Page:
I was thinking to install an Isotherm with one of those wrap around plates.  That's what we had in our J/120.  The first unit worked great for 20 years, replaced it with the identical version 2 years ago and it worked great.  For this type the compressor would go under the port settee with vents added to the settee wall into the cabin.  FWIW it appears the OEM version for the new J/99's are similar to this.

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8 hours ago, Roleur said:

Curious which side of the ice box the Dometic installs?  It's not obvious to me where there is space around the ice box for the compressor.  

I was thinking to install an Isotherm with one of those wrap around plates.  That's what we had in our J/120.  The first unit worked great for 20 years, replaced it with the identical version 2 years ago and it worked great.  For this type the compressor would go under the port settee with vents added to the settee wall into the cabin.  FWIW it appears the OEM version for the new J/99's are similar to this.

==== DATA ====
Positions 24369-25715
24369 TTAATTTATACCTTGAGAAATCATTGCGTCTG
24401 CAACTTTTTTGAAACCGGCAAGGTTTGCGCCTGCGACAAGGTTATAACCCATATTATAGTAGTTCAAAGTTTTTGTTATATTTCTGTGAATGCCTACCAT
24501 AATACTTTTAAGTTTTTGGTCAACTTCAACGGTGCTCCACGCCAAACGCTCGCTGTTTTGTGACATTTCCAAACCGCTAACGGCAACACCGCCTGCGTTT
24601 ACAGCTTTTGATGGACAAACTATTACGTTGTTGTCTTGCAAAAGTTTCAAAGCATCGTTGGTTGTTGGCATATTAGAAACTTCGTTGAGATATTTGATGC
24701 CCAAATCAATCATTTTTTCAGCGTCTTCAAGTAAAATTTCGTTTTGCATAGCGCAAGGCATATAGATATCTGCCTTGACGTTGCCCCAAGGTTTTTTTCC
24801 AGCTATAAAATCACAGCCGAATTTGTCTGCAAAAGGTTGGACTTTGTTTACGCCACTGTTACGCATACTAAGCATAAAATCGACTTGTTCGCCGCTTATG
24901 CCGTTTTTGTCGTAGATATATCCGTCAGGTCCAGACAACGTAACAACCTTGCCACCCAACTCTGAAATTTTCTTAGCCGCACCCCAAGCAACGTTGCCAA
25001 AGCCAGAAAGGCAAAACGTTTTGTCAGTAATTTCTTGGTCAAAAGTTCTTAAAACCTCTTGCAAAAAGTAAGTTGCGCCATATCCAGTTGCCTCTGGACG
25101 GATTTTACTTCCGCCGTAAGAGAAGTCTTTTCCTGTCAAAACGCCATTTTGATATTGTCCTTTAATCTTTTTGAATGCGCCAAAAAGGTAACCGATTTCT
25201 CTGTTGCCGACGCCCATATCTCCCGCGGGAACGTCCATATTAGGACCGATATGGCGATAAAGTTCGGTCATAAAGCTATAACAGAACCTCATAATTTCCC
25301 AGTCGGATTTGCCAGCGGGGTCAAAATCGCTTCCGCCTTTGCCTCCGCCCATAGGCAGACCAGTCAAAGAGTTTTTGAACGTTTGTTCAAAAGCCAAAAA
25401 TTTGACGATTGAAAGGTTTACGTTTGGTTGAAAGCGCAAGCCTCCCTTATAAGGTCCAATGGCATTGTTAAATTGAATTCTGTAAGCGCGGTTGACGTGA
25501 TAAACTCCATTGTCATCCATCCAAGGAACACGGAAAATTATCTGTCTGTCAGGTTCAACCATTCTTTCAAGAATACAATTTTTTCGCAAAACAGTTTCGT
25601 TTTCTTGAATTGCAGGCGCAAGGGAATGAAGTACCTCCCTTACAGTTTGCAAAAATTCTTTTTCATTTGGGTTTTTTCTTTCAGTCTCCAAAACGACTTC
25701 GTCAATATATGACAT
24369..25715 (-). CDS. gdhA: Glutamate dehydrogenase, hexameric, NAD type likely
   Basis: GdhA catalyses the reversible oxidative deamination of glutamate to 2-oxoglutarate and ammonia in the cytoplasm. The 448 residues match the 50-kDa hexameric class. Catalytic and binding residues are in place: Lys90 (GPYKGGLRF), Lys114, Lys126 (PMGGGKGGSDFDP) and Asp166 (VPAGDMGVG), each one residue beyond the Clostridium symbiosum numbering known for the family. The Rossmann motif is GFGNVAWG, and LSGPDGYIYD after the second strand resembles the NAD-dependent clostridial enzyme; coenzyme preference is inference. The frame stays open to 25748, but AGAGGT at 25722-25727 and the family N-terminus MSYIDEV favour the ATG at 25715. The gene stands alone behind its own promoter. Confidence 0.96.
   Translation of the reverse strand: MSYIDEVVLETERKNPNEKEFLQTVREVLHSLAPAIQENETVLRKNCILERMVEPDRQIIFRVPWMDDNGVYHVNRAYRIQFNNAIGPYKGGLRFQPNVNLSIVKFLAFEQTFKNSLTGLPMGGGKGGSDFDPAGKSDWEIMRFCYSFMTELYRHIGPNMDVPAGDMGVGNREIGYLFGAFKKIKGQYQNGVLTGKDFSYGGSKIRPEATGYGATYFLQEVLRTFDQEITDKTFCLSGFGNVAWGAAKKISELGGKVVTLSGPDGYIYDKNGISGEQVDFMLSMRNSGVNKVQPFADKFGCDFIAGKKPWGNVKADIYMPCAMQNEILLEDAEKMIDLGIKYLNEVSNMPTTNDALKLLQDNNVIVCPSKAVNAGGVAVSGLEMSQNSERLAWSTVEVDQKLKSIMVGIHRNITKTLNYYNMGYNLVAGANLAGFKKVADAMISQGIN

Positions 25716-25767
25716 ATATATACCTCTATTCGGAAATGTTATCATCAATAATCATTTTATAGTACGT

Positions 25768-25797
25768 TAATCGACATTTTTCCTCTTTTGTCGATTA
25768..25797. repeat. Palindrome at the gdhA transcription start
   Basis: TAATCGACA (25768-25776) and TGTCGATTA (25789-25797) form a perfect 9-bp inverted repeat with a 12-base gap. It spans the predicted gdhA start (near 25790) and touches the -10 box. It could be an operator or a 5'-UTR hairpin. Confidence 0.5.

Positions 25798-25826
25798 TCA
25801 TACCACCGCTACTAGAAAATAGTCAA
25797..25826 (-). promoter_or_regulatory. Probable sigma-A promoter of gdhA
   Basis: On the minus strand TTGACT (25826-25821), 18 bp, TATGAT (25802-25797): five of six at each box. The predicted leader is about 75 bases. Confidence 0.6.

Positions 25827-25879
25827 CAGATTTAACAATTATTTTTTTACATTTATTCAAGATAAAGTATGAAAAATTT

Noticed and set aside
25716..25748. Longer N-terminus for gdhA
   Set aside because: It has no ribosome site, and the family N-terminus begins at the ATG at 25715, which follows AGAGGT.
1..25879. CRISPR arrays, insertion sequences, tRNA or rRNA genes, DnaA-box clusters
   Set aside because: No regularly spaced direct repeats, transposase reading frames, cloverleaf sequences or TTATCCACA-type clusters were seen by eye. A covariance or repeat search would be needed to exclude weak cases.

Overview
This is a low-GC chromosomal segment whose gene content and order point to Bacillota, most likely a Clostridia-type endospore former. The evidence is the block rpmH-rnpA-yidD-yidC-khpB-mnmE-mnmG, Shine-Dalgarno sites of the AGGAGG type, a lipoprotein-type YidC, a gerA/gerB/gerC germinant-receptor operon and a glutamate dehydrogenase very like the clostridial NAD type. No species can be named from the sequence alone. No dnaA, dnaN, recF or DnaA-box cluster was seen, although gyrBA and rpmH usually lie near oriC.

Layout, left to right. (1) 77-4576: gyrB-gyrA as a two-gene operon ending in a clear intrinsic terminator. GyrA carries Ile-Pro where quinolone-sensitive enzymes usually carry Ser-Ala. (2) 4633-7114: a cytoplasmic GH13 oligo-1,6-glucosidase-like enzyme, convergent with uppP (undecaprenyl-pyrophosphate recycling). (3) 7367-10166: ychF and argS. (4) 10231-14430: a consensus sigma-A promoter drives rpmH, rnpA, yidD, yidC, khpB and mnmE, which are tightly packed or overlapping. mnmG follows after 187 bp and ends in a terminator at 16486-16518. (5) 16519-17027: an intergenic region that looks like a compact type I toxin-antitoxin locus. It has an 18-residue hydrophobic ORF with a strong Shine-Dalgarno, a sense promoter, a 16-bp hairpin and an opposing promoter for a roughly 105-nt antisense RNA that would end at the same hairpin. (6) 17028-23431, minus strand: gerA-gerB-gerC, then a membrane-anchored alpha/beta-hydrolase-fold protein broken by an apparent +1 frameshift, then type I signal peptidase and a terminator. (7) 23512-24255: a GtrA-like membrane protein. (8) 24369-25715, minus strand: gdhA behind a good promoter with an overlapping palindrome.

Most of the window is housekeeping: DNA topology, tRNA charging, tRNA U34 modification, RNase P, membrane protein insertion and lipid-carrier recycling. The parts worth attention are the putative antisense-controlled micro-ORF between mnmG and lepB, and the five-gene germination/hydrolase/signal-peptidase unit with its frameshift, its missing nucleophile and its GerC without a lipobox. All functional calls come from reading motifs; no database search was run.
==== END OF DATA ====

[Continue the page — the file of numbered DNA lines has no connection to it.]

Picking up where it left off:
Aft under port settee, just in front of pentry module. 

Show here aft of new watermaker B)

UNADJUSTEDNONRAW_thumb_1ca7.jpg

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Interesting, so the ice box must be much deeper than I thought. I only have pics of it, and it's full of water bottles and beer. @Blur is this the OEM solution, installed by whoever build your boat? I see the vent hole into the cabin. Does it work well on very hot days? Do you even get very hot days up there?? ;-)

What's that other thing, the "pentry module"?